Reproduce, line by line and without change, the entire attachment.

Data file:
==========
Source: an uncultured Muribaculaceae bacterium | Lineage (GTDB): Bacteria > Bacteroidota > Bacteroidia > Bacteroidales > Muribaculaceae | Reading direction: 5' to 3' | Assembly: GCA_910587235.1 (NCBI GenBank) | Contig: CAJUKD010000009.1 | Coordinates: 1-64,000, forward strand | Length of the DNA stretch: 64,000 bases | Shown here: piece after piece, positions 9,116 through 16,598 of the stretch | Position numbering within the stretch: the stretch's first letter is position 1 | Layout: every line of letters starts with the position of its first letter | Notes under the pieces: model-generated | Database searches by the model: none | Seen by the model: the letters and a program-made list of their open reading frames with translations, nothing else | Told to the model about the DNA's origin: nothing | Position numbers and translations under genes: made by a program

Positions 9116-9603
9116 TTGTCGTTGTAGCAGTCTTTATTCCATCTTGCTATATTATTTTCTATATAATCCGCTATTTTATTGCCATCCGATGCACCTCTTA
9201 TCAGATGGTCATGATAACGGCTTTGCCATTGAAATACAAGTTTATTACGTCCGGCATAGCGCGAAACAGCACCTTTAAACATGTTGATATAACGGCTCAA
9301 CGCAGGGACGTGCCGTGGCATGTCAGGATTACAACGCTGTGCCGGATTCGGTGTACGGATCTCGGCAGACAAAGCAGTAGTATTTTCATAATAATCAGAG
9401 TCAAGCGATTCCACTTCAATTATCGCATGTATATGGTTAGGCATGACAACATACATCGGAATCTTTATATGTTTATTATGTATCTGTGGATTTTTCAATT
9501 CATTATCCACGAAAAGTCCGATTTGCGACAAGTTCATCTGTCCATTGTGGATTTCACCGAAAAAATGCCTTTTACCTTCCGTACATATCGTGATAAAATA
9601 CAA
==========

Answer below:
Source: an uncultured Muribaculaceae bacterium | Lineage (GTDB): Bacteria > Bacteroidota > Bacteroidia > Bacteroidales > Muribaculaceae | Reading direction: 5' to 3' | Assembly: GCA_910587235.1 (NCBI GenBank) | Contig: CAJUKD010000009.1 | Coordinates: 1-64,000, forward strand | Length of the DNA stretch: 64,000 bases | Shown here: piece after piece, positions 9,116 through 16,598 of the stretch | Position numbering within the stretch: the stretch's first letter is position 1 | Layout: every line of letters starts with the position of its first letter | Notes under the pieces: model-generated | Database searches by the model: none | Seen by the model: the letters and a program-made list of their open reading frames with translations, nothing else | Told to the model about the DNA's origin: nothing | Position numbers and translations under genes: made by a program

Positions 9116-9603
9116 TTGTCGTTGTAGCAGTCTTTATTCCATCTTGCTATATTATTTTCTATATAATCCGCTATTTTATTGCCATCCGATGCACCTCTTA
9201 TCAGATGGTCATGATAACGGCTTTGCCATTGAAATACAAGTTTATTACGTCCGGCATAGCGCGAAACAGCACCTTTAAACATGTTGATATAACGGCTCAA
9301 CGCAGGGACGTGCCGTGGCATGTCAGGATTACAACGCTGTGCCGGATTCGGTGTACGGATCTCGGCAGACAAAGCAGTAGTATTTTCATAATAATCAGAG
9401 TCAAGCGATTCCACTTCAATTATCGCATGTATATGGTTAGGCATGACAACATACATCGGAATCTTTATATGTTTATTATGTATCTGTGGATTTTTCAATT
9501 CATTATCCACGAAAAGTCCGATTTGCGACAAGTTCATCTGTCCATTGTGGATTTCACCGAAAAAATGCCTTTTACCTTCCGTACATATCGTGATAAAATA
9601 CAA